# Passing slices to arbitrary functions

Short version:

I have just read about extended slicing and have learned that one can pass a tuple of slices to `__getitem__`:

``````a[::3, 1::3]
``````

Nevertheless, you cannot pass slices to arbitrary functions (Please correct me if I am wrong), hence this will fail:

``````f(::3, 1::3)
``````

The somehow cumbersome workaround is calling `slice`:

``````f(slice(None, None, 3), slice(1, None, 3))
``````

1. Are there slice literals (comprehensions) like `[]` for lists, `{}` for dictionaries and sets or `()` for generators and tuples? (Maybe `<start, end, step>` or whatever)

2. Is it possible to pass slices to arbitrary functions in the neat slice notation?

Long version (TL;DR):

If I want to coalesce over different slices of a list, i.e. find the first element of these slices which does not evaluate to `False`, it would be nice if I could pass the well-known and really concise slice notation to this function. Now a solution could be the following, but I am not sure if this is ill-advised:

``````#! /usr/bin/python3.3

class Array(list):
class Coalescer:
def __init__(self, array):
self.array = array

def __getitem__(self, slices):
if not isinstance(slices, tuple):
slices = (slices,)
for s in slices:
for e in self.array[s]:
if e: return e
return None

@property
def coalesce(self):
return Array.Coalescer(self)

a = Array ([0, 0, 2, 0, 3, 4, 0, 5, 6])

print(a.coalesce[:]) #2
print(a.coalesce[::3]) #None
print(a.coalesce[1::3]) #3
print(a.coalesce[::3, 1::3]) #3
a [6] = 42
print(a.coalesce[::3, 1::3]) #42
``````

IMHO, this is more readable than `a.coalesce(slice(None, None, 3), slice(1, None, 3))` or even `coalesce(a, slice(None, None, 3), slice(1, None, 3))`.

3. Is this a viable option or a bad example of how not to use `__getitem__`?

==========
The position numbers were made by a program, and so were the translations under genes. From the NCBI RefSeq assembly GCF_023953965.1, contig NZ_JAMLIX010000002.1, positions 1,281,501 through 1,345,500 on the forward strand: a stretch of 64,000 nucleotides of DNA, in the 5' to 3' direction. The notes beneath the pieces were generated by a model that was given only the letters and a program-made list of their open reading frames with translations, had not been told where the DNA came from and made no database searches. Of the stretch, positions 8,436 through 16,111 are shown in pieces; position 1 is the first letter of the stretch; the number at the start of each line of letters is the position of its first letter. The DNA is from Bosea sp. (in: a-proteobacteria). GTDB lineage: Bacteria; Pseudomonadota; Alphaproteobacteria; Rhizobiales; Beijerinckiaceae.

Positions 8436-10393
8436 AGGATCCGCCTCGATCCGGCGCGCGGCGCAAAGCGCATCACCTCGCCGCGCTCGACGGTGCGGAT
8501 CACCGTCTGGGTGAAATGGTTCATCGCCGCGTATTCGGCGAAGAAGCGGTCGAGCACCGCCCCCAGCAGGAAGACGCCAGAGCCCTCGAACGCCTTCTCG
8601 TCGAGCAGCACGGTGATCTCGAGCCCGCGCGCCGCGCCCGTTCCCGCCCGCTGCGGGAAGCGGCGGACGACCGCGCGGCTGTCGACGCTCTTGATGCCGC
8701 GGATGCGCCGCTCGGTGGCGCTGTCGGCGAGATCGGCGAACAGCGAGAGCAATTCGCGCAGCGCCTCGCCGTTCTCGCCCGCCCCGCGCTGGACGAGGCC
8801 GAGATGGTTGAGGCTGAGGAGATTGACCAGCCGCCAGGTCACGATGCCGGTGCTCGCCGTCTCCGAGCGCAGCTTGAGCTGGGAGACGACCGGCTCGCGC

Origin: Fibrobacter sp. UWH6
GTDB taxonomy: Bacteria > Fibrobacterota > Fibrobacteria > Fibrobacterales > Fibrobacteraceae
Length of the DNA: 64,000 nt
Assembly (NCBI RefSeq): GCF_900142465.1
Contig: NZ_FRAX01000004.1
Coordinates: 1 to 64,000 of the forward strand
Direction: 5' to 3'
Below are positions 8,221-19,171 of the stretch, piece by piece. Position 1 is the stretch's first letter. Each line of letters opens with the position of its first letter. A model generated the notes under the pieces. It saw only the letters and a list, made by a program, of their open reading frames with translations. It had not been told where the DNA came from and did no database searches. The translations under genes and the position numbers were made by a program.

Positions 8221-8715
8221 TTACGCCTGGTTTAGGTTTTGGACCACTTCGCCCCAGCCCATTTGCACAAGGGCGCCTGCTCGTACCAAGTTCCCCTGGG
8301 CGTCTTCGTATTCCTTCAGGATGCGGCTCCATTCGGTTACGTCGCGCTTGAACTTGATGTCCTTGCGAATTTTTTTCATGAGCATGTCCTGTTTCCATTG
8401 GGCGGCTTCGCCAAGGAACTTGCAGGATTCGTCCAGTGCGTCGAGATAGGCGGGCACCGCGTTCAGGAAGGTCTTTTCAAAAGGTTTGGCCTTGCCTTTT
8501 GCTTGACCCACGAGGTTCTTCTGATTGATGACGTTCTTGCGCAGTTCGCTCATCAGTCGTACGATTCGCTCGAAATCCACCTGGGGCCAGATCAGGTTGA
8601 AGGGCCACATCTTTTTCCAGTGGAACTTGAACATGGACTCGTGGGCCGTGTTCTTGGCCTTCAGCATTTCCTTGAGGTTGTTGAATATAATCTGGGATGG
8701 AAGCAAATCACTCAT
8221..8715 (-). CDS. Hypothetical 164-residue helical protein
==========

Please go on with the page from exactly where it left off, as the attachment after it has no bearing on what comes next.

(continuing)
4. Is there a PEP or other document which gives guidelines when and how to overwrite `__getitem__`, and more importantly when not and how not?

5. Which would be, in your estimated opinion, the most appropriate way to implement a function that coalesces over an ordered list of slices?

Thank you very much.

-
Maybe you could just use NumPy? Or, if you insist on rolling your own, borrow the idea of view objects. –  Janne Karila Aug 19 '13 at 6:42
@JanneKarila Thank you Janne. Are there literals for slices or is it possible to pass slices (in the well-known slice notation) to arbitrary functions using NumPy? Perhaps you could post an answer explaining how NumPy addresses these two topics. –  Hyperboreus Aug 19 '13 at 6:48
You could write a `coalesce` function that is used like `coalesce(a[::3])` –  Janne Karila Aug 19 '13 at 6:52
No, python doesn't have slice literals outside the `[]` used to index an identifier. You can write a class that implements `__getitem__` and returns the slice, something like: `class Index:def __getitem__(self, index):return index` and then use it as `index = Index(); some_function(index[::3], index[1::3])` instead of the `slice(None, None, 3)` –  Bakuriu Aug 19 '13 at 9:24
@Bakuriu Thank you. A pity that there aren't literals. –  Hyperboreus Aug 19 '13 at 16:58

First I would suggest using NumPy or pandas and creating a function that would just receive, as @JanneKarila suggested `coalesce(a[::3])`

But if you have to create an object that can be sliced and that has functions that should also implement slices I would follow the approach the Pandas library did.

1. You have a DataFrame (don't bother with names) object `df` and you can do slicing on it using `df[1:3]`

2. But if you want some special slicing then they implemented another object, that has a reference to the first one which also implements slicing and is available as an attribute of the first object `df.ix[3:5]`.

Your implementation would look something like this:

``````class SpecialSlicer(object):
def __init__(self, obj):
self.obj = obj

def __getitem__(self, ...):
return sefl.obj[...]

class Array(object):
def __init__(self):
self.ss = SpecialSlicer(self)

def __gettitem__(self, ...):
return ....
``````

So now you can do:

`````` a = Array()
a[3:4]
a.ss[4:5]
``````

But again, in this case, if I understood the problem correctly, I would go for a function that just receives an already sliced object.

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Thank you. If I am not mistaken, your code snippet does exactly the same thing as my code in the TL;DR part of my question. If Pandas does this, I guess that doing so is a viable option and not a bad way of using getitem. –  Hyperboreus Aug 19 '13 at 16:58
Yes it's a viable option. The only difference between your and my code is that you create the indexer object whenever the property is accessed which is in this case, I think, unnecessary. –  Viktor Kerkez Aug 19 '13 at 18:10